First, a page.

MONEY MAKES THE MAN.-EDWARD LYTTON BULWER.
ALFRED Evelyn; Mr. Sharp, a lawyer, writing at a desk ;
Mr. Crimson, the portrait painter ; Mr. Grab, the publisher; Mr. TABOURET, the upholsterer ; Mr. PATENT, the coachmaker ; and Mr. FRANTZ, the tailor.
Pat. (To Frantz, showing a drawing.) Yes sir; this is the Evelyn vis-a-vis ! No one more the fashion than Mr. Evelyn. Money makes the man, sir. Frantz. But de tailor, de schneider, make de gentleman !
Door at the back thrown open.—Enter EVELYN. Eve. A levee, as usual. Good day. Ah, Tabouret, your designs for the draperies ; very well. And what do you want, Mr. Crimson ?
Crim. Sir, if you'd let me take your portrait, it would make my fortune. Every one says you're the finest judge of paintings.
Eve. Of paintings ! of paintings ! Are you sure I'm a judge of paintings?
Crim. Oh, sir, didn't you buy the great Correggio for £4,000 ?
Eve. True—I see. So £4,000 makes me an excellent judge of paintings. I'll call on you, Mr. Crimson. Good day. Mr. Grab-oh, you're the publisher who once refused me £5 for my poem ? you are right : it was sad doggrel.
Grab. Doggrel! Mr. Evelyn, it was sublime ! But times were bad then.
Eve. Very bad times with me.
Grab. But now, sir, if you give the preference, I'll push it, sir-I'll push it! I only publish for poets in high life, sir ; and a gentleman of your station ought to be pushed !-£500 for the poem,
sir ! Eve. £500 when I don't want it, where £5 once would have seemed a fortune.
“Now I am rich, what value in the lines !
(Turns to the rest who surround him. Pat. (Showing drawing.) The Evelyn vis-à-vis !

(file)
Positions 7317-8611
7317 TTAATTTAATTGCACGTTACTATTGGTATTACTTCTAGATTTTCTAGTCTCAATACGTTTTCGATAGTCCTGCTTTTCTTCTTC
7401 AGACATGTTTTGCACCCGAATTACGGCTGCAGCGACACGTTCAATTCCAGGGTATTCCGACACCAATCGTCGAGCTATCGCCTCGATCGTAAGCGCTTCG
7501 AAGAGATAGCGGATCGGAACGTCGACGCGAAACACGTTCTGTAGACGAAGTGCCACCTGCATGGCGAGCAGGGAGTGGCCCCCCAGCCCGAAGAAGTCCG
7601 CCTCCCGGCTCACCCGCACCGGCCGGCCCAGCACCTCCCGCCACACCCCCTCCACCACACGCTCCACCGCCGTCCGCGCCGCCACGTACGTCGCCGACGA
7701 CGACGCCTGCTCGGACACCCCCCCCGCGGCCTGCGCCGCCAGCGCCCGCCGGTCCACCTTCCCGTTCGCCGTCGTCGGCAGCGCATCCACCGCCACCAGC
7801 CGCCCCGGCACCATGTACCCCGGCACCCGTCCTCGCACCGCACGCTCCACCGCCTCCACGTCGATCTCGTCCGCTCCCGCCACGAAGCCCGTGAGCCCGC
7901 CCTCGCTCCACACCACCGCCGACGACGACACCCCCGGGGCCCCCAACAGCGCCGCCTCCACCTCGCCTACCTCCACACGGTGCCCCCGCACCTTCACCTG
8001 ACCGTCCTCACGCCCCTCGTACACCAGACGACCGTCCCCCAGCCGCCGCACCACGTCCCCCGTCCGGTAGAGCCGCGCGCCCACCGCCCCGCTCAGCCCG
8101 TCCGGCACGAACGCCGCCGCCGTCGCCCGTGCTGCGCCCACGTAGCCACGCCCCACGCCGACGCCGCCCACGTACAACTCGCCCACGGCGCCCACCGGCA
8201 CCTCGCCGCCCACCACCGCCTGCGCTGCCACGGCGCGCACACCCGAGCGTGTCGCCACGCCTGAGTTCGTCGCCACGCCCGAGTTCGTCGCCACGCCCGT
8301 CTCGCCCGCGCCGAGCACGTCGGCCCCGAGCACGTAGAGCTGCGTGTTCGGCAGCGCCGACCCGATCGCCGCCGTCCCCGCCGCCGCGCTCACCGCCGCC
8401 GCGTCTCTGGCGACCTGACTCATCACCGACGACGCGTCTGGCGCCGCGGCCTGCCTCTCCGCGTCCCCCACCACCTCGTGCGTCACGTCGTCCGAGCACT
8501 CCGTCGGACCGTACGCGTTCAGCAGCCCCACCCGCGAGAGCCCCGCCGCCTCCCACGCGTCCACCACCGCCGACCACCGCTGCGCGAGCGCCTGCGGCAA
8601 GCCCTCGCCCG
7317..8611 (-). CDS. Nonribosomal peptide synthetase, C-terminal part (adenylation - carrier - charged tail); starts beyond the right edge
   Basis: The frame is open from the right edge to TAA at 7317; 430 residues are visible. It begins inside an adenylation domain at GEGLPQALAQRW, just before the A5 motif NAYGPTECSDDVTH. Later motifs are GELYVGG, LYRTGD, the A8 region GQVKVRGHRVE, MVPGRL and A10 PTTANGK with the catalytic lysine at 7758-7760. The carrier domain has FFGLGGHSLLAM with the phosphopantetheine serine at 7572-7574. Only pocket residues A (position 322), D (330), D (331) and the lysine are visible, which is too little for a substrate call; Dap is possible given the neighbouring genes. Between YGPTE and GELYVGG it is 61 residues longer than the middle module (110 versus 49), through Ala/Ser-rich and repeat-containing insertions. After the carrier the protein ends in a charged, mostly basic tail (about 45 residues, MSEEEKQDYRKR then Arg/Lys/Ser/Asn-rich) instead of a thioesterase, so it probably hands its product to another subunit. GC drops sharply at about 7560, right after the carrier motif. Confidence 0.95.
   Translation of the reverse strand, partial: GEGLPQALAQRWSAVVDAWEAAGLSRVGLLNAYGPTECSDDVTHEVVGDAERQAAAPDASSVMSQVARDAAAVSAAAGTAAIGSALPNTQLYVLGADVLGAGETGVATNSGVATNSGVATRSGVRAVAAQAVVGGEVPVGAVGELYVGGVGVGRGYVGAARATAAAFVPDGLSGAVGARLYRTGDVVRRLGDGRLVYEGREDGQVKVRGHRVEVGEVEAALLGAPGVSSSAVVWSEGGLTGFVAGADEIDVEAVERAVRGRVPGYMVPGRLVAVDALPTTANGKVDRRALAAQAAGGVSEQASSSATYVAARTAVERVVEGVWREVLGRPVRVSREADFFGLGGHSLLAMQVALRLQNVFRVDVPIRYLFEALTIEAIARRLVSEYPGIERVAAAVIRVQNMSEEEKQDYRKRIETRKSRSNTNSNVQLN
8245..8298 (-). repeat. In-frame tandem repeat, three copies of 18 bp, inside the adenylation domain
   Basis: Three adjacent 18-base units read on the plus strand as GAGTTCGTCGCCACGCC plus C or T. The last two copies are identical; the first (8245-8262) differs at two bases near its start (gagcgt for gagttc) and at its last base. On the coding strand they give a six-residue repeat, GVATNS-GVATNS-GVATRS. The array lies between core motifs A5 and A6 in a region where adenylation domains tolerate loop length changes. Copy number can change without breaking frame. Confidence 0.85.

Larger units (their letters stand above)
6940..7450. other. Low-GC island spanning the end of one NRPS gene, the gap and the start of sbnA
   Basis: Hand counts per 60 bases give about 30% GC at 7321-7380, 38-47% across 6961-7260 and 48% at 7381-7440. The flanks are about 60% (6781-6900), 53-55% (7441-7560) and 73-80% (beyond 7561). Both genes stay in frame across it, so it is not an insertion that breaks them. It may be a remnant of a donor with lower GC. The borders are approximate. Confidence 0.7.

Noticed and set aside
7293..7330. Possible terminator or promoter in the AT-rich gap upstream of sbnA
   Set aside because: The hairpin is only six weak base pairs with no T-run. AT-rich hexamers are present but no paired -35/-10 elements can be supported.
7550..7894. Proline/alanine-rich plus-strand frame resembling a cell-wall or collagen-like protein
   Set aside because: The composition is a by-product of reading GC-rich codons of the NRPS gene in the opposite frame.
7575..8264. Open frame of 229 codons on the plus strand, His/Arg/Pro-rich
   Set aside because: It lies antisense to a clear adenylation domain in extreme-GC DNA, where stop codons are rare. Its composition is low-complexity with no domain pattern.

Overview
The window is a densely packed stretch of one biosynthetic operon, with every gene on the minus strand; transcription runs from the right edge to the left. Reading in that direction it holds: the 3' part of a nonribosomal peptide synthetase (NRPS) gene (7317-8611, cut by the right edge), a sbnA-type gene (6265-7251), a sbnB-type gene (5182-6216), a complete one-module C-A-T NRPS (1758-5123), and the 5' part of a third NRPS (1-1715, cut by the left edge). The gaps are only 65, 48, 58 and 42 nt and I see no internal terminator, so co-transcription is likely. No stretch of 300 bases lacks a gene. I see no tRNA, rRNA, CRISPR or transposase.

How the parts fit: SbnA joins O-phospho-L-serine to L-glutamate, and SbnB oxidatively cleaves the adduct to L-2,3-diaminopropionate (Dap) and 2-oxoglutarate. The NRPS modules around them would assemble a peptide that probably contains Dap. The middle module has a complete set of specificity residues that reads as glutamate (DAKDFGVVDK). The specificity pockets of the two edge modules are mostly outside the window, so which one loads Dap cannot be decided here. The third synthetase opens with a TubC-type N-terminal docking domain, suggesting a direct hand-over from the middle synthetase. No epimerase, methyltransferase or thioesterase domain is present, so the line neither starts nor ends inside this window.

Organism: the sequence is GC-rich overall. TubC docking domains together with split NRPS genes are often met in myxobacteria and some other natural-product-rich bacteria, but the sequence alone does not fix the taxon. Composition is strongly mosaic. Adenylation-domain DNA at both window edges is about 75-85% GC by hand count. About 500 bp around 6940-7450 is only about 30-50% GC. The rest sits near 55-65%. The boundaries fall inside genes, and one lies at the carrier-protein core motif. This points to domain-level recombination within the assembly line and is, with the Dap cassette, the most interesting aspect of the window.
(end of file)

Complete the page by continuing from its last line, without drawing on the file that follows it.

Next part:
Frantz. (Opening his bundle and with dignity.) Sare, I have brought de coat-the great Evelyn coat.
Eve. Oh, go to that is, go home !- Make me as celebrated for vis-à-vis, salvers, furniture, and coats, as I already am for painting, and shortly shall be for poetry. I resign myself to you-go!
(Exeunt Patent, fc.
Enter Stout. Eve. Stout, you look heated !
Stout. I hear you have just bought the great Groginhole property.
Eve. It is true. Sharp says it's a bargain.
Stout. Well, my dear friend Hopkins, member for Groginhole, can't live another month—but the interests of mankind forbid regret for individuals! The patriot Popkins intends to start for the boro' the instant Hopkins is dead !-your interest will secure his election !--now is your time !-put yourself forward in the march of enlightenment !-By all that is bigoted here comes Glossmore!
Enter GLOSSMORE; SHARP still at his desk. Gloss. So lucky to find you at home! Hopkins of Groginhole, is not long for this world. Popkins, the brewer, is already canvassing underhand (so very ungentlemanlylike !) Keep your interest for young Lord Cipher-a valuable candidate. This is an awful moment—the CONSTITUTION depends on his return! Vote for Cipher !
Stout. Popkins is your man!
Eve. (Musingly.) Cipher and Popkins-Popkins and Cipher! Enlightenment and Popkins--Cipher and the constitution! I Am puzzled! Stout, I am not known at Groginhole.